We’re a learning organisation focused on levelling the inequalities we see in education, by ensuring every child who needs one, has access to a great tutor.

So, when our partners at the University of Manchester approached us to take part in a research-based social justice project to enable us to better understand the communities that our pupils belong to, we seized the opportunity.

The findings from the year-long place-based social justice research will enable us to make further improvements to our practices and delivery; enhance our professional skills and agency through developing action research skills, and allow us to think creatively about our responses to poverty, using the learning from this to shape our policies.

Dr Julian Skyrme, Director of Social Responsibility at The University of Manchester, said:

Third sector educational organisations play an increasingly important role in addressing poverty and social disadvantage through their programmes with young people. This is why we’re delighted to team up with the award-winning Tutor Trust to co-create new insights and methods that can be applied by all charities wishing to improve their understanding and approach to poverty through their educational outreach work.

The project is being led by Dr Carl Emery (pictured right) and Louisa Dawes (pictured left), both previously teachers in Manchester, who have vast experience of working with a range of regional and national policymakers and practitioners. Carl and Louisa work at the Institute of Education, at the University of Manchester, as Lecturers in Education and Social Justice. Their specialist areas are poverty, power and place with an emphasis on mental health and the power of language in positioning inequalities.

Together, they run the Local Matters* programme which advocates a different response from schools and community organisations to addressing the needs of children and families living in poverty. Local Matters operates across the Northwest of England working with local authorities and governing bodies as well as with the National Education Union.  The two were amongst the first guests on our new Tutorcast podcast in October and November, talking about their work with schools to improve the educational outcomes for young people living in the most disadvantaged communities in the North of England. 

Our conversations with them for the podcast prompted the initial idea for a place-based social justice research programme. Over the next 12-months, Tutor Trust, supported by the University, will carry out a series of critical seminars, attitudinal surveys, research training and action research activities. Staff and volunteers will critically explore what is known about poverty, both locally and nationally, and apply this knowledge to make changes to organisational practice and policy.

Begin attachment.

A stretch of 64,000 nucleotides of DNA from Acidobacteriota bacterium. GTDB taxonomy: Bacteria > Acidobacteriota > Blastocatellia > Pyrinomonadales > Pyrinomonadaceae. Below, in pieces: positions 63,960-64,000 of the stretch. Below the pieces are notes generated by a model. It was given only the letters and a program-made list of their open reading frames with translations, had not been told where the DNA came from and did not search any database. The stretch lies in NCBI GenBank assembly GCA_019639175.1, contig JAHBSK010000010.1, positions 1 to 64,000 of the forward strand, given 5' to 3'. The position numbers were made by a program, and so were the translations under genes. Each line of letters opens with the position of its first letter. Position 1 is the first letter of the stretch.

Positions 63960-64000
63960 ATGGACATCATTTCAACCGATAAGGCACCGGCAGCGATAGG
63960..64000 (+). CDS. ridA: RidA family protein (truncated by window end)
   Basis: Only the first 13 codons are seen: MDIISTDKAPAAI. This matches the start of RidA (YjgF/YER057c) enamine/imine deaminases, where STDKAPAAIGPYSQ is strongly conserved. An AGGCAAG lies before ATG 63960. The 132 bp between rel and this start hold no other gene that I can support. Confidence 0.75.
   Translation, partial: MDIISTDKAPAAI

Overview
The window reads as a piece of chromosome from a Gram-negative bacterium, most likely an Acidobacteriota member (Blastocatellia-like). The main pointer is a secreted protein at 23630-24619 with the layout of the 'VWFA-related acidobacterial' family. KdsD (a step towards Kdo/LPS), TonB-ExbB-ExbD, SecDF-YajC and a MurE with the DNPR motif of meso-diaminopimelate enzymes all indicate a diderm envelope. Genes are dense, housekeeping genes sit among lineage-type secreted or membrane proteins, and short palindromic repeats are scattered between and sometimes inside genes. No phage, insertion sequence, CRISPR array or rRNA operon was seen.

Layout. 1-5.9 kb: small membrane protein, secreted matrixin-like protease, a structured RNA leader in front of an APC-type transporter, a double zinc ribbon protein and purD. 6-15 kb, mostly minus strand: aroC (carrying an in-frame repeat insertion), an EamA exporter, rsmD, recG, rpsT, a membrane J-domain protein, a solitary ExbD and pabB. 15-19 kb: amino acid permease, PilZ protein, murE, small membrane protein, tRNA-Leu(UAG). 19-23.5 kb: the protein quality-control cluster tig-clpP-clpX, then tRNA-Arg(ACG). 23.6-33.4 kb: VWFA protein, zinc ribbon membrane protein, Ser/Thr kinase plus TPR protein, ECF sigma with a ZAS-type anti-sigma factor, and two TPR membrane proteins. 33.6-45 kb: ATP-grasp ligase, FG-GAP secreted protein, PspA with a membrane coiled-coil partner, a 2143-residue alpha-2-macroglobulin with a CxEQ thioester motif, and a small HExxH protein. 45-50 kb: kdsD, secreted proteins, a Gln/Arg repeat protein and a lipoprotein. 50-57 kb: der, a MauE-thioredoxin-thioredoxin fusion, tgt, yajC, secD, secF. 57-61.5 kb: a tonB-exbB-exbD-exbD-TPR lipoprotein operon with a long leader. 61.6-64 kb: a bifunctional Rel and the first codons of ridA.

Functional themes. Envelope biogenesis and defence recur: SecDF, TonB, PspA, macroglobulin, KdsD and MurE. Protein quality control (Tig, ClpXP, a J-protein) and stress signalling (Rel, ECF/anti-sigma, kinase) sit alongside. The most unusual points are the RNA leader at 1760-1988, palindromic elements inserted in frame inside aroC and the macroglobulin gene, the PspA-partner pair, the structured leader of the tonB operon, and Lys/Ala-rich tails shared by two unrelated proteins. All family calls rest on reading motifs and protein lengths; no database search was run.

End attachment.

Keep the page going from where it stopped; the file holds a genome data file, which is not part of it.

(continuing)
Dr Emery and Louisa Dawes believe the research will support the Trust in supporting the least advantaged young people:

“Too often policy makers and practitioners see poverty as having a simple beginning, middle and end. It is viewed as something that can be fixed if we all just 'do better'.

We are delighted to be launching this programme with Tutor Trust to use research to really explore what poverty looks like locally and how Tutor Trust and the university can respond to this through the needs of local people, local knowledge and resources.”

Tutor Trust Co-Founders Nick Bent, Chief Executive, and Abigail Shapiro, Executive Director, welcome the opportunity to take part in the project.

This is a vital piece of research that will, we hope, make our tuition even more impactful and relevant to the communities and young people we serve. We want to be involved in research that is shaping policy and practice, and to lead the way in demonstrating what high-quality tuition should be and deliver.

“We have taken part in various ground-breaking research trials over the years, including two Randomised Control trials, the first of which helped inform the framework for the National Tutoring Programme.

“We are excited to see how this latest project takes shape and what we learn from it – I think there is huge potential for it to have a positive impact on our tuition. And not just for us, but perhaps even more widely in education. If we all have a greater understanding of the challenges some of our tutees are facing – and that our tutors too may have faced – we can better structure our tuition to meet their needs and make an even greater impact on pupil outcomes.”

*You can find out more about Local Matters on the NEU website.